Journal article

Size-dependent accumulation of particles in lysosomes modulates dendritic cell function through impaired antigen degradation

  • Seydoux, Emilie Department of Respiratory Medicine, Inselspital, Bern, Switzerland - Graduate School for Cellular and Biomedical Sciences, University of Bern, Switzerland
  • Rothen-Rutishauser, Barbara Department of Respiratory Medicine, Inselspital, Bern, Switzerland - Adolphe Merkle Institute, University of Fribourg, Switzerland
  • Nita, Izabela M Department of Respiratory Medicine, Inselspital, Bern, Switzerland
  • Balog, Sandor Adolphe Merkle Institute, University of Fribourg, Switzerland
  • Gazdhar, Amiq Department of Respiratory Medicine, Inselspital, Bern, Switzerland
  • Stumbles, Philip A School of Veterinary and Life Sciences, Molecular and Biomedical Sciences, Murdoch University, Perth, Australia - Telethon Kids Institute, Perth, WA, Australia
  • Petri-Fink, Alke Adolphe Merkle Institute, University of Fribourg, Switzerland - Department of Chemistry, University of Fribourg, Switzerland
  • Blank, Fabian Department of Respiratory Medicine, Inselspital, Bern, Switzerland
  • Garnier, Christophe von Department of Respiratory Medicine, Inselspital, Bern, Switzerland
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    13.08.2014
Published in:
  • International Journal of Nanomedicine. - 2014, p. 3885
English Introduction: Nanosized particles may enable therapeutic modulation of immune responses by targeting dendritic cell (DC) networks in accessible organs such as the lung. To date, however, the effects of nanoparticles on DC function and downstream immune responses remain poorly understood. Methods: Bone marrow–derived DCs (BMDCs) were exposed in vitro to 20 or 1,000 nm polystyrene (PS) particles. Particle uptake kinetics, cell surface marker expression, soluble protein antigen uptake and degradation, as well as in vitro CD4⁺ T-cell proliferation and cytokine production were analyzed by flow cytometry. In addition, co-localization of particles within the lysosomal compartment, lysosomal permeability, and endoplasmic reticulum stress were analyzed. Results: The frequency of PS particle–positive CD11c⁺/CD11b⁺ BMDCs reached an early plateau after 20 minutes and was significantly higher for 20 nm than for 1,000 nm PS particles at all time-points analyzed. PS particles did not alter cell viability or modify expression of the surface markers CD11b, CD11c, MHC class II, CD40, and CD86. Although particle exposure did not modulate antigen uptake, 20 nm PS particles decreased the capacity of BMDCs to degrade soluble antigen, without affecting their ability to induce antigen-specific CD4⁺ T-cell proliferation. Co-localization studies between PS particles and lysosomes using laser scanning confocal microscopy detected a significantly higher frequency of co-localized 20 nm particles as compared with their 1,000 nm counterparts. Neither size of PS particle caused lysosomal leakage, expression of endoplasmic reticulum stress gene markers, or changes in cytokines profiles. Conclusion: These data indicate that although supposedly inert PS nanoparticles did not induce DC activation or alteration in CD4⁺ T-cell stimulating capacity, 20 nm (but not 1,000 nm) PS particles may reduce antigen degradation through interference in the lysosomal compartment. These findings emphasize the importance of performing in-depth analysis of DC function when developing novel approaches for immune modulation with nanoparticles.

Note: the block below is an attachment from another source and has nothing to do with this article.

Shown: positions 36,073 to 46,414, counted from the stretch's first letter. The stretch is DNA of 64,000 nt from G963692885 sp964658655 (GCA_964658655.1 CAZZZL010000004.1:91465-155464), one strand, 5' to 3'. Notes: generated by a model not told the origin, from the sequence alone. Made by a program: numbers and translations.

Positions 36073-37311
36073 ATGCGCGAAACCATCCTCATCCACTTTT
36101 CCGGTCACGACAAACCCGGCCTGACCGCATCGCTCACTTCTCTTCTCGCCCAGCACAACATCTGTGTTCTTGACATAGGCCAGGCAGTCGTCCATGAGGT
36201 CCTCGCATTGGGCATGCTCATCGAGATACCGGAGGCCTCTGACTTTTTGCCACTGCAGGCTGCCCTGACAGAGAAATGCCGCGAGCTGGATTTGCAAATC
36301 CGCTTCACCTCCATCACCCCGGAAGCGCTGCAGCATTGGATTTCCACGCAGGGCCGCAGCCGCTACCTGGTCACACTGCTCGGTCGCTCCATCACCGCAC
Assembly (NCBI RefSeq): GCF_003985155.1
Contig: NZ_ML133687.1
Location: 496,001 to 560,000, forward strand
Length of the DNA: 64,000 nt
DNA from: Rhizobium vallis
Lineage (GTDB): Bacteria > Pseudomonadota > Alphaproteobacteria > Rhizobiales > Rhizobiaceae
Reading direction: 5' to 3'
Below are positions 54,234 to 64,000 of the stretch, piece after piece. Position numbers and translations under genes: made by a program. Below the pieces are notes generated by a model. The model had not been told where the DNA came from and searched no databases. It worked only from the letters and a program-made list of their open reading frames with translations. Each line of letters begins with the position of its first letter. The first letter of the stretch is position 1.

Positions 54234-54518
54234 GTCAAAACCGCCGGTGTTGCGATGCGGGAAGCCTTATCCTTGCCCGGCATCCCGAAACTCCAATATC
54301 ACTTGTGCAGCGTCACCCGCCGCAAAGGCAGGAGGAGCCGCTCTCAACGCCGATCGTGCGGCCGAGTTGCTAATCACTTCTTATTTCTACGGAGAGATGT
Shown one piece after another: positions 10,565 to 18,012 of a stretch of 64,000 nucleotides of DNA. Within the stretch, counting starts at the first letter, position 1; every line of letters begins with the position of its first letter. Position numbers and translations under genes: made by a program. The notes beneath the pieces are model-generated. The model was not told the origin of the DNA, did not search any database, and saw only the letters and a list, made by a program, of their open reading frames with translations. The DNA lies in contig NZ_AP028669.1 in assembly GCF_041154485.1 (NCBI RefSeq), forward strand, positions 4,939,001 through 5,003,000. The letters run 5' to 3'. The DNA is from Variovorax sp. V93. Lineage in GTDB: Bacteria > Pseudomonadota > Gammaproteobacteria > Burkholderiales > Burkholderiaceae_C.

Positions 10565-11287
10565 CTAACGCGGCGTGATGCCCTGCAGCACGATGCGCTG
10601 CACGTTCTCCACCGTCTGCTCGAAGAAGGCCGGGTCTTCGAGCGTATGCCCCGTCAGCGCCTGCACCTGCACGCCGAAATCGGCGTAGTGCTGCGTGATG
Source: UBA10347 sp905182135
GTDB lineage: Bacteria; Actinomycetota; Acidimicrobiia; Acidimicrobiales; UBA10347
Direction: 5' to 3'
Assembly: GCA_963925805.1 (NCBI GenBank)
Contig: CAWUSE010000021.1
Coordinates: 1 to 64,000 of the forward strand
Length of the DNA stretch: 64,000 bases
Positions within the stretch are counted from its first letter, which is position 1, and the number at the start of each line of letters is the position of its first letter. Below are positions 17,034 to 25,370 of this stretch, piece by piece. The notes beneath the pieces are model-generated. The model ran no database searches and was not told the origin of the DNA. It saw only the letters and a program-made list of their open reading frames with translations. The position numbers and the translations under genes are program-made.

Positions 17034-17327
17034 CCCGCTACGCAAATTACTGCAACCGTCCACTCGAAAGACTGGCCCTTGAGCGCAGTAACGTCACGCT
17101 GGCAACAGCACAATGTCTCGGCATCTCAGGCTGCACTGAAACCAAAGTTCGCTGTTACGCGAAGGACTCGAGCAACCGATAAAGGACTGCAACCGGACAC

Faculty
Faculté des sciences et de médecine
Department
Département de Chimie
Language
  • English
Classification
Chemistry
License
License undefined
Identifiers
Persistent URL
https://folia.unifr.ch/unifr/documents/303585
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